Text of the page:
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At the Grammys, young people do better when they look old


There’s no surer way for a young musician to quickly acquire a layer of gravitas than a Grammy appearance. And there’s no surer way for a young musician to accelerate the road to the Grammys than by already looking old.

Such is the chicken’s egg conundrum that troubles the awards, as well as the pop music industry, coexisting in an uneasy alliance, glaring at each other while stealthily holding hands. At the Grammys, maturity is rewarded, and often demanded, putting it in direct contradiction to a music industry that continues to value youth.

At the 64th Annual Grammy Awards, which took place in Las Vegas on Sunday night, those tensions played out in multiple ways. Take Justin Bieber, who began his performance of the glistening, slinky “Peaches” sitting at the piano, singing earnestly and with pulp. For Bieber, 28, not generally thought of as a musician’s musician, it was a sharp ploy, or perhaps a plea.

Bruno Mars and Anderson .Paak – playing Silk Sonic – won both song and record of the year for “Leave the Door Open”, an incredibly smooth slice of 1970s soul. they also nailed the aesthetic of yesteryear, from costumes to hairstyles to mannerisms. The two men, masterful purveyors of retro sonic ideology, are 36 years old.

Jon Batiste, the New Orleans jazz scion and late-night bandleader who won Album of the Year, delivered a performance that channeled second-line funk, classic soul and just the slightest touch of hip-hop. He is 35 years old.

It’s the kind of performances and performers the Grammys craves: looking young but aiming to embody the old-fashioned values ​​of musicality. Because Grammys telecast draws generations of viewers and because Grammys voters come from a broad pool that skews older people, what emerges on the show and in the awards themselves is kind of pitiful. compromise that holds true innovation at bay. The artists nominated in the top categories were refreshingly democratic, in terms of gender and age, but Batiste and Silk Sonic beat them all.

This meant that the only one left for Olivia Rodrigo to be nominated in all four was Best New Artist, which she did. Rodrigo was clearly last year’s star, and the prime placement he received on telecast, with one of the early performances, signaled that the Grammys understood his power. She was an uncut jolt of youth, performing “Drivers License” with a light grunge water, then later thanking her parents by accepting the award for Best Pop Vocal Album for “Sour.”

But it was something of a fake, like most of the show’s opening performances, which also included precocious Grammy fave Billie Eilish, K-pop band BTS, reggaeton star J Balvin and Lil Nas. X, whose mix of raunch and wit felt a bit stale during his medley of recent hits. The only other time the show approached a moment of honest freshness was when Doja Cat ran onto the stage to accept her award for Best Pop Duo/Group Performance after leaving the room for a break in the bathroom. She and co-winner SZA laughed at the snafu, and Doja spoke about the unfiltered way she’s become known for, which seemed fresh in this context: “I like to downplay a lot of [expletive]but it’s a big problem.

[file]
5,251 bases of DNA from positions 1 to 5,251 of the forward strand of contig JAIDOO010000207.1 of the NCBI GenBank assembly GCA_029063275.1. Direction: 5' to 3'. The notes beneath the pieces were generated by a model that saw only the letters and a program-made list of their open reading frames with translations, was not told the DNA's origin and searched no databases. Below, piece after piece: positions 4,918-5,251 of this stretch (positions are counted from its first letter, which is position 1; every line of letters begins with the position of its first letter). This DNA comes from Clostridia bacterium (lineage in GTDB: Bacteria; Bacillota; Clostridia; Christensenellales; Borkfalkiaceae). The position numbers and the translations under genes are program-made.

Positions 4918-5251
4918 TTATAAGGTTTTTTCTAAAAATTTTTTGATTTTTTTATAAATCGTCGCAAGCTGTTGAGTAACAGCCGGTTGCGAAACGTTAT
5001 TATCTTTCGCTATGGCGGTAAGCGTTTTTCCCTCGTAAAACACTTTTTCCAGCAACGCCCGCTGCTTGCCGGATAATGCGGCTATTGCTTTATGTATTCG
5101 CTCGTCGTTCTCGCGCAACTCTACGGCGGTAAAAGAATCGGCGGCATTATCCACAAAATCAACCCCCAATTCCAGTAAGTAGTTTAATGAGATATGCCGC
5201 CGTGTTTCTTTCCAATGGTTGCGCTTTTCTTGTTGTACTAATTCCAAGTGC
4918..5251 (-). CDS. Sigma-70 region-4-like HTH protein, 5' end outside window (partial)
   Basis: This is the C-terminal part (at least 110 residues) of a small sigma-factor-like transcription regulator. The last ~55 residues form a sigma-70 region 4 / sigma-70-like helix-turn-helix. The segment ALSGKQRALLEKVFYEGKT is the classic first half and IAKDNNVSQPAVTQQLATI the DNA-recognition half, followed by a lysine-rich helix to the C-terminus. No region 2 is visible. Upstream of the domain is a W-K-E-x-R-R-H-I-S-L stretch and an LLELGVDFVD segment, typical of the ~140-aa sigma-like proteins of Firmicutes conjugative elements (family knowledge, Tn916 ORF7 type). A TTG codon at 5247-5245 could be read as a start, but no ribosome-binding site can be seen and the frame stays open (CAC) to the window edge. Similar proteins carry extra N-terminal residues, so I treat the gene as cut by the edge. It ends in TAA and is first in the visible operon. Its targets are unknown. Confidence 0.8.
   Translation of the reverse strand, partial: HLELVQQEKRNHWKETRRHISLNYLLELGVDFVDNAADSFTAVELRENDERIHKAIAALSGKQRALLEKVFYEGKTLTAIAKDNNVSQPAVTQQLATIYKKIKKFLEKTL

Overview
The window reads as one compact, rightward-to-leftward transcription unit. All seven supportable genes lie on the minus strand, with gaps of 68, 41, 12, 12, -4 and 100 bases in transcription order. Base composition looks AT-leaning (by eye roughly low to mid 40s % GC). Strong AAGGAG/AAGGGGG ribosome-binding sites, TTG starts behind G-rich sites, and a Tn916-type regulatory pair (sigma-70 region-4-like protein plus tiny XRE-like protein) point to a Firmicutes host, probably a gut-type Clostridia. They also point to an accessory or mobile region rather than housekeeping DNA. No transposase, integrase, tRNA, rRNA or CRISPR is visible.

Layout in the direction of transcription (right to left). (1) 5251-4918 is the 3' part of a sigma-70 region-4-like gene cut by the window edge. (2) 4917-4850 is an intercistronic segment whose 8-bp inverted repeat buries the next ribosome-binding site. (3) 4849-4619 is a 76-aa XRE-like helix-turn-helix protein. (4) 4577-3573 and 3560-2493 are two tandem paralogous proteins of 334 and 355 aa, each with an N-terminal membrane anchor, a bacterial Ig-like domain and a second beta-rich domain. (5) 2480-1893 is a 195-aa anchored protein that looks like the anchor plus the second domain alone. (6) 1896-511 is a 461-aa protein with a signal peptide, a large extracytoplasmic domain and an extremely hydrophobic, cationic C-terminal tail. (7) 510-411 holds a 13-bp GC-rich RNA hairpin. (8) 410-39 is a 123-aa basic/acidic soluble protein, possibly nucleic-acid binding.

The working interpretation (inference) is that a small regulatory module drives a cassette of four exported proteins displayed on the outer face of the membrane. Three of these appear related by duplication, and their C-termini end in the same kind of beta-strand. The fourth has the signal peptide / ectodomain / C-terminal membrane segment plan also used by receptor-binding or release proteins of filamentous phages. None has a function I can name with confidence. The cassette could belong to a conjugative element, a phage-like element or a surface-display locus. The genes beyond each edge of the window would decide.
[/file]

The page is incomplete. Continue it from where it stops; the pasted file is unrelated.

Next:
As for several other young stars, well, they declined to appear — Tyler, the creator, who won Best Rap Album; Drake, who withdrew from consideration in the categories in which he was nominated; the Weeknd, who after last year’s non-nomination debacle said he would never submit his music for Grammys consideration again; Cardi B, nominated once. (Taylor Swift wasn’t in attendance either, but the absence didn’t sound so much like a protest as an acknowledgment that this year was unlikely to bring her any trophies.)

This list of no-shows could fuel another awards show or gig (as hip-hop mogul J. Prince has proposed). And therein lies the Achilles heel of the Grammys: it needs artists like these, both for relevance and also as tribute-payers. As hip-hop has become the dominant sound of pop music, its stars will become the elders of tomorrow. If the Grammys continue to alienate its young titans, its attempts to honor music in the future will systematically fail. (That was underscored by the oldest star performer on this year’s show: Nas, 48, who spent half his set performing 20-year-old songs that were long-deserving of a Grammys stage.)

This chasm — between the Grammys and the youth, between the Grammys and hip-hop — means the show has to double down on young stars eager (and excited?) to be in dialogue with the sounds of yesteryear. Some of the most noticeably mature vocals of the night were from Rachel Zegler, singing Sondheim as part of the in memoriam segment. One of the show’s most emotional moments came from R&B singer-songwriter HER, who may have been over-indexed with acclaimed awards in recent years. Her performance, alongside Lenny Kravitz, Travis Barker and Jimmy Jam and Terry Lewis, connected her to three generations of funk and rock.

And then there’s Lady Gaga, the former pop disruptor who has become the epitome of institutional heritage through her ongoing work with crooner Tony Bennett. Their latest album, ‘Love for Sale’, won Best Traditional Pop Vocal Album, and Gaga paid tribute to 95-year-old Bennett – who was not present – by singing two of the album’s songs, which date back to the 1930s. His singing was sharp and invested, advocating for decades-old standards on a contemporary pop stage, the embodiment of the Grammys’ cross-generational goals.

It was easy to lose sight of the fact that Lady Gaga is only 36 years old. And looking at the next generation of pop talent — Eilish, Rodrigo, Doja Cat, Tyler, The Creator and beyond — it’s hard not to wonder how long they’ll be allowed to be young before the Grammys are over. insist that they grow up.

Ny

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